And the first thing I’m going to say is that a generator just blew up on the B2 level—the level below me. And everybody’s screaming. And when I’m going to verbalize it, six to seven seconds after, we hear “BAH!” The impact all the way on the top of the building of the plane.
Two different events separated by almost seven seconds. Separated by time. And now, I work in the building for 20 years. I know the difference of the sound coming from the top and one from the bottom.
So when everybody started—”What the heck is going on?”—a person comes running into the office saying, “Explosion! Explosion!” His hands extended, all the skin pulled from under his armpits on both arms. Hanging! And we thought it was clothing—it was part of his clothes—until he gets closer. He was coming like this, like a zombie. “Explosion! Explosion!” And when I looked at him, I realized it was his skin. Like when you take off a glove and you let it hang. And when I get to see his face, all this part was hanging off his face and everybody started screaming in horror. And I say, “Don’t move!” The guy was a black guy named Felipe David. Worked for a company called Aramark.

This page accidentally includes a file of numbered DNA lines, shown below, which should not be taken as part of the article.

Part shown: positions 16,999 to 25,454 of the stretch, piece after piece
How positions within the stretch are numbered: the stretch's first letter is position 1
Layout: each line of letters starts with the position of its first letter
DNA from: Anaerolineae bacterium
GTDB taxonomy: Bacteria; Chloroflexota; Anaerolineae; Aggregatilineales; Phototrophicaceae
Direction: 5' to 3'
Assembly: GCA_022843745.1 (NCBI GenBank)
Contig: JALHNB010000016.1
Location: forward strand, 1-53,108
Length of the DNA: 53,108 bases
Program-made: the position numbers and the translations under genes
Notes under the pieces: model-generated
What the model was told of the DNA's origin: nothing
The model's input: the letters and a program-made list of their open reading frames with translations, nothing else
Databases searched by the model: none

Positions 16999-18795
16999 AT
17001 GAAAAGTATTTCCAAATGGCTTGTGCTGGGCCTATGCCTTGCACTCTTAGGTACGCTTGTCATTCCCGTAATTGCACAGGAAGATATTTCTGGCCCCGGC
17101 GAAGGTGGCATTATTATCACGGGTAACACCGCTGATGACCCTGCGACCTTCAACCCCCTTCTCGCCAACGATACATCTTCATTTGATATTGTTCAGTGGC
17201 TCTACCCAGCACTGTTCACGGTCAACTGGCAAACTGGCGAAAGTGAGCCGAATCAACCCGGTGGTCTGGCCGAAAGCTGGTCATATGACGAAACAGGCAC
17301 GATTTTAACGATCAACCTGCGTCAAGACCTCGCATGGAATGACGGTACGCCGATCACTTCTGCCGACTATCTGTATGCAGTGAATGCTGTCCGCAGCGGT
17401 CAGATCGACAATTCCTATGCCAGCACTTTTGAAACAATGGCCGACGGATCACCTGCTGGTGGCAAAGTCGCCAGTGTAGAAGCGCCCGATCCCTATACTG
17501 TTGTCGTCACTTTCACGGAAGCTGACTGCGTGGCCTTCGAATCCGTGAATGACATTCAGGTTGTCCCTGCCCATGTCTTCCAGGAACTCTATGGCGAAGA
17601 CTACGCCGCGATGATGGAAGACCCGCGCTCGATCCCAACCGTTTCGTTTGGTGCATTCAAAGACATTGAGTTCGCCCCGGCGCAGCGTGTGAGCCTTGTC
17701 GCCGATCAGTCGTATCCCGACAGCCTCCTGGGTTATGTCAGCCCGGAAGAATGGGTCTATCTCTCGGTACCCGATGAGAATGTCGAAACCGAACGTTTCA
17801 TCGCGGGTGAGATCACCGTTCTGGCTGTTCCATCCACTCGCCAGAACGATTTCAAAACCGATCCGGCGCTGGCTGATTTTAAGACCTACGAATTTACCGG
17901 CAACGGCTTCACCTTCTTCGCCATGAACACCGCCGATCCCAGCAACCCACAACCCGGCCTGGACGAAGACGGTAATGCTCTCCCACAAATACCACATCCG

SOURCE: William Rodriguez’s story
Rodriguez’ story provides startling and credible eyewitness testimony that undermines the official myth that there were no explosives in the Twin Towers that morning. Rodriguez is insistent on a number of points: That there was a loud and distinct noise at 8:46 AM, that it came from beneath them in the sub-basement level and blew them upwards, and that it notably preceded the sound of the plane impact above them. This has led Rodriguez to conclude that there was an explosion in the sub-basement before the plane impacted the North Tower, something which the 9/11 Commission and other official government investigations into the attacks denies.
And, importantly, Rodriguez has been telling this same story—including the same detail about Felipe David—since the day of 9/11 itself.
AARON BROWN: William Rodriguez is a maintenance worker at the Trade Center, I believe. In any case, he’s on the phone with us now. Mr. Rodriguez, can you hear me?